Elliptic Curve Hidden Number Problem (EC-HNP) was first introduced by Boneh, Halevi and Howgrave-Graham at Asiacrypt 2001. To rigorously assess the bit security of the Diffie--Hellman key exchange with elliptic curves (ECDH), the Diffie--Hellman variant of EC-HNP, regarded as an elliptic curve analogy of the Hidden Number Problem (HNP), was presented at PKC 2017. This variant can also be used for practical cryptanalysis of ECDH key exchange in the situation of side-channel attacks.
In this paper, we revisit the Coppersmith method for solving the involved modular multivariate polynomials in the Diffie--Hellman variant of EC-HNP and demonstrate that, for any given positive integer $d$, a given sufficiently large prime $p$, and a fixed elliptic curve over the prime field $\mathbb{F}_p$, if there is an oracle that outputs about $\frac{1}{d+1}$ of the most (least) significant bits of the $x$-coordinate of the ECDH key, then one can give a heuristic algorithm to compute all the bits within polynomial time in $\log_2 p$. When $d>1$, the heuristic result $\frac{1}{d+1}$ significantly outperforms both the rigorous bound $\frac{5}{6}$ and heuristic bound $\frac{1}{2}$. Due to the heuristics involved in the Coppersmith method, we do not get the ECDH bit security on a fixed curve. However, we experimentally verify the effectiveness of the heuristics on NIST curves for small dimension lattices.

Secure Quantum Bit Commitment

Bit commitment (BC) is one of the most important fundamental protocols in secure multi-party computation. However, it is generally believed that unconditionally secure bit commitment is impossible even with quantum resources. In this paper, we design a secure non-interactive bit commitment protocol by exploiting the no-communication theorem of the quantum entangled states, whose security relies on the indistinguishability of whether the Bell states are measured or not. The proposed quantum bit commitment (QBC) is secure against classical adversaries with unlimited computing power, and the probability of a successful attack by quantum adversaries decreases exponentially as $n$ (the number of qubits in a group) increases.

On the Worst-Case Inefficiency of CGKA

Continuous Group Key Agreement (CGKA) is the basis of modern Secure Group Messaging (SGM) protocols. At a high level, a CGKA protocol enables a group of users to continuously compute a shared (evolving) secret while members of the group add new members, remove other existing members, and perform state updates. The state updates allow CGKA to offer desirable security features such as forward secrecy and post-compromise security.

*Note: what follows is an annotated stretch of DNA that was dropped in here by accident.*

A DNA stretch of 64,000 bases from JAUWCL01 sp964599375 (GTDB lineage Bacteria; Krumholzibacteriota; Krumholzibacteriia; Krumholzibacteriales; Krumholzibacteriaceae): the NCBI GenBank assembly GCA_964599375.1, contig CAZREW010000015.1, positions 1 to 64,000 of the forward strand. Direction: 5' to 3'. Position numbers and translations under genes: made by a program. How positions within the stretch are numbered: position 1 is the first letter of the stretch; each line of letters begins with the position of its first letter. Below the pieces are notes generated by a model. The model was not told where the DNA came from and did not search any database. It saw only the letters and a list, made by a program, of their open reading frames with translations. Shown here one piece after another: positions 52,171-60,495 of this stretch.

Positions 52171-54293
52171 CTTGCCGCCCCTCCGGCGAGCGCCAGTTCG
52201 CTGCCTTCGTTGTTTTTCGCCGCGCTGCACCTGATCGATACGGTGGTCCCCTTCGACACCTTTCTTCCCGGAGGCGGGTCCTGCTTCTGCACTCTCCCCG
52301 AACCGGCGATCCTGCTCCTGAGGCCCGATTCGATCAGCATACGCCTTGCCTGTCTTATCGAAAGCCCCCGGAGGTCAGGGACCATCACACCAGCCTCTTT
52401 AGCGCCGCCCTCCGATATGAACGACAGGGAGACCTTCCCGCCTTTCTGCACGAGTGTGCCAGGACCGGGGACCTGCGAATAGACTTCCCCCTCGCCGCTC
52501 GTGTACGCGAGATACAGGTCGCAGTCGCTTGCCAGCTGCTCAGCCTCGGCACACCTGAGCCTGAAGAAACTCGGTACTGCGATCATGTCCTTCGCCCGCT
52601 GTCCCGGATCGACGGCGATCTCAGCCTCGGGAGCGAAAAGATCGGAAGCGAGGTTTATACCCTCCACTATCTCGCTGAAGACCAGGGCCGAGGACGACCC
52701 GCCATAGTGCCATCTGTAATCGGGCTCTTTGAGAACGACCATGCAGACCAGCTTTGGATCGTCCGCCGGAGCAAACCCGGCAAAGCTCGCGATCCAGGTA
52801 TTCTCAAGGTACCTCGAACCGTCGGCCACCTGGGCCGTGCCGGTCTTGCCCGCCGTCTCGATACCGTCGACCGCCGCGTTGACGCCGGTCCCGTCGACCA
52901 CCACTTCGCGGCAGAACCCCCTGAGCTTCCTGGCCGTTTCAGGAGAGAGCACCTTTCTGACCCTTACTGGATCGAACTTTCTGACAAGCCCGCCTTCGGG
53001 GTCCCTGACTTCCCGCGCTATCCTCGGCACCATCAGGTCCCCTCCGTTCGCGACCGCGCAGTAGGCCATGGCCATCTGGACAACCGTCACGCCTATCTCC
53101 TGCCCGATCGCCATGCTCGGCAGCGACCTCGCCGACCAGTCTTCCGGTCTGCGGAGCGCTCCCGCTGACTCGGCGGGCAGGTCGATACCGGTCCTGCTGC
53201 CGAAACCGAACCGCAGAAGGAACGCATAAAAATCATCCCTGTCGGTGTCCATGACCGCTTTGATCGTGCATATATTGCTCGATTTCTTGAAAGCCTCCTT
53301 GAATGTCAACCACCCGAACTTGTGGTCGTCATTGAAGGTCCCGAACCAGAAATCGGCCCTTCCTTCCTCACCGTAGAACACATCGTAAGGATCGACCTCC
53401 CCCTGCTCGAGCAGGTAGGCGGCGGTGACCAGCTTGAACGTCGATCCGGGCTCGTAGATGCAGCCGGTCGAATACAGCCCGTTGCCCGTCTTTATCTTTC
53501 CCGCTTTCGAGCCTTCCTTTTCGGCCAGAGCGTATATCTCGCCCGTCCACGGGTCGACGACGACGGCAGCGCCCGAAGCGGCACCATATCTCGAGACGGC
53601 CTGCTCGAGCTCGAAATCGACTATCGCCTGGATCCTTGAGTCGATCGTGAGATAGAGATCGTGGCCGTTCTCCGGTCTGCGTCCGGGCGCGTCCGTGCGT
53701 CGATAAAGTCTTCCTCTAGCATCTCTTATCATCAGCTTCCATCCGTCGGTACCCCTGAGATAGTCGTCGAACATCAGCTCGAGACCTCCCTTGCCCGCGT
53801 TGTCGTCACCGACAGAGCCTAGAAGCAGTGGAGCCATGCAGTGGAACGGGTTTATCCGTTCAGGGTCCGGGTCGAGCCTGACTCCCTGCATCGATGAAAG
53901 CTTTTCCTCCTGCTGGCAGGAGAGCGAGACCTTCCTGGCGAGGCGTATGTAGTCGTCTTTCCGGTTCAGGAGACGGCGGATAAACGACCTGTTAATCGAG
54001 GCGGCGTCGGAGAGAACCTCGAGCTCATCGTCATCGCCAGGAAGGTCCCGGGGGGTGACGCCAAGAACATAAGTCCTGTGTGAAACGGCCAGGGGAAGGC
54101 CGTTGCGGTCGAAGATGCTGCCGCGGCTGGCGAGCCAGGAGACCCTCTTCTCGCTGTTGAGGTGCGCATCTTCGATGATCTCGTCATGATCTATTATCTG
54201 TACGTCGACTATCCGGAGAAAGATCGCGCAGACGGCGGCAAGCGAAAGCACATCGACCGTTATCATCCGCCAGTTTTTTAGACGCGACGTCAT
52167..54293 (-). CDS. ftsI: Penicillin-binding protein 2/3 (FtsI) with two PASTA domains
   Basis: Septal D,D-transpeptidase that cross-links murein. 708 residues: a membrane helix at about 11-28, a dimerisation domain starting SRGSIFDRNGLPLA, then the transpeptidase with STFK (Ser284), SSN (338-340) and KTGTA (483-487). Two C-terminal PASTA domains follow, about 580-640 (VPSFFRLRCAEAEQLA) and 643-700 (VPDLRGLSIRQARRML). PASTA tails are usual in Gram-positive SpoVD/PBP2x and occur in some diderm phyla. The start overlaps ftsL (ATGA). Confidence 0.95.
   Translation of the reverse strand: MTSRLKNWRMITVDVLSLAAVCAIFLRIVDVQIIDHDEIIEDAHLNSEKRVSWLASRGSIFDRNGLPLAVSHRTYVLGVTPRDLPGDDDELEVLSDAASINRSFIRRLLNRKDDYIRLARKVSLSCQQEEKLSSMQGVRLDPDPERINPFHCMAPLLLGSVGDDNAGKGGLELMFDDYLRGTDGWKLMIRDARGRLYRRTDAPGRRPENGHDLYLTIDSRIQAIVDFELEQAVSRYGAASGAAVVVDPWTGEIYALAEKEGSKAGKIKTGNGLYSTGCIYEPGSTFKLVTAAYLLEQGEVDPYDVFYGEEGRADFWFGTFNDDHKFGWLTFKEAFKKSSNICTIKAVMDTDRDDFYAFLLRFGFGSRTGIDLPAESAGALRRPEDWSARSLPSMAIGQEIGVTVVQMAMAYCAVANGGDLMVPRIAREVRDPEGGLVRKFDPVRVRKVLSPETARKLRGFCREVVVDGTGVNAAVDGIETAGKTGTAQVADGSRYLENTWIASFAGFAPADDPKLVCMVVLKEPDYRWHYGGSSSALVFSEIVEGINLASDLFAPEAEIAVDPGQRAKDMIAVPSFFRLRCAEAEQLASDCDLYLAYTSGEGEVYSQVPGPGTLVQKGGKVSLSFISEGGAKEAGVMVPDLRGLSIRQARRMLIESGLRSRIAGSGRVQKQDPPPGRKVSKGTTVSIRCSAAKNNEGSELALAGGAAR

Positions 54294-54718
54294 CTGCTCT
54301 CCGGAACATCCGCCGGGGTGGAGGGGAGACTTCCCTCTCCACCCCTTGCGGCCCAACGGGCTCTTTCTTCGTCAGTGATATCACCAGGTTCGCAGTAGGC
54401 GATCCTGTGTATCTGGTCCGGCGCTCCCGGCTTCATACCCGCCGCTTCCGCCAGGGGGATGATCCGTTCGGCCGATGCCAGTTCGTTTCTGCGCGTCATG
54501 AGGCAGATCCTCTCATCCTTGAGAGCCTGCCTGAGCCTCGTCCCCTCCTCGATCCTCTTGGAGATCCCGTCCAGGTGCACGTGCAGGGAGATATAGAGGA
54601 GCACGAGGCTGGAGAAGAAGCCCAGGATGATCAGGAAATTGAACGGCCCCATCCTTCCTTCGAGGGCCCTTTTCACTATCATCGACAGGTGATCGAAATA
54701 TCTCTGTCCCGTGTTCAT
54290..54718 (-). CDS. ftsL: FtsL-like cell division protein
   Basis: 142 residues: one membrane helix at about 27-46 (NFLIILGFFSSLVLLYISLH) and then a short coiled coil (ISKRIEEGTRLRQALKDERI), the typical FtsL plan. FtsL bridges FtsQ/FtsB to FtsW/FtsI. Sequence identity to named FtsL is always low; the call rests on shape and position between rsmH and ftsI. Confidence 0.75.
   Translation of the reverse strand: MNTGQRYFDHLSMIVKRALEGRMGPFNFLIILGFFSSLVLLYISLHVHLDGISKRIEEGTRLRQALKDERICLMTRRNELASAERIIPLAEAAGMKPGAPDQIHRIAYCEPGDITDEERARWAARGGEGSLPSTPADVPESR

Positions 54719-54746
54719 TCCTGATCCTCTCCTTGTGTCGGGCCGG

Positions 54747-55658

CGKA is regarded as a practical primitive in the real-world. Indeed, there is an IETF Messaging Layer Security (MLS) working group devoted to developing a standard for SGM protocols, including the CGKA protocol at their core. Though known CGKA protocols seem to perform relatively well when considering natural sequences of performed group operations, there are no formal guarantees on their efficiency, other than the $O(n)$ bound which can be achieved by trivial protocols, where $n$ is the number of group numbers. In this context, we ask the following questions and provide negative answers.
1. Can we have CGKA protocols that are efficient in the worst case?
We start by answering this basic question in the negative. First, we show that a natural primitive that we call Compact Key Exchange (CKE) is at the core of CGKA, and thus tightly captures CGKA's worst-case communication cost. Intuitively, CKE requires that: first, $n$ users non-interactively generate key pairs and broadcast their public keys, then, some other special user securely communicates to these $n$ users a shared key. Next, we show that CKE with communication cost $o(n)$ by the special user cannot be realized in a black-box manner from public-key encryption, thus implying the same for CGKA, where $n$ is the corresponding number of group members. Surprisingly, this impossibility holds even in an offline setting, where parties have access to the sequence of group operations in advance.
2. Can we realize one CGKA protocol that works as well as possible in all cases?
Here again, we present negative evidence showing that no such protocol based on black-box use of public-key encryption exists. Specifically, we show two distributions over sequences of group operations such that no CGKA protocol obtains optimal communication costs on both sequences.

Rate-1 Non-Interactive Arguments for Batch-NP and Applications

We present a rate-$1$ construction of a publicly verifiable non-interactive argument system for batch-$\mathsf{NP}$ (also called a BARG), under the LWE assumption. Namely, a proof corresponding to a batch of $k$ NP statements each with an $m$-bit witness, has size $m + \mathsf{poly}(\lambda,\log k)$.
In contrast, prior work either relied on non-standard knowledge assumptions, or produced proofs of size $m \cdot \mathsf{poly}(\lambda,\log k)$ (Choudhuri, Jain, and Jin, STOC 2021, following Kalai, Paneth, and Yang 2019).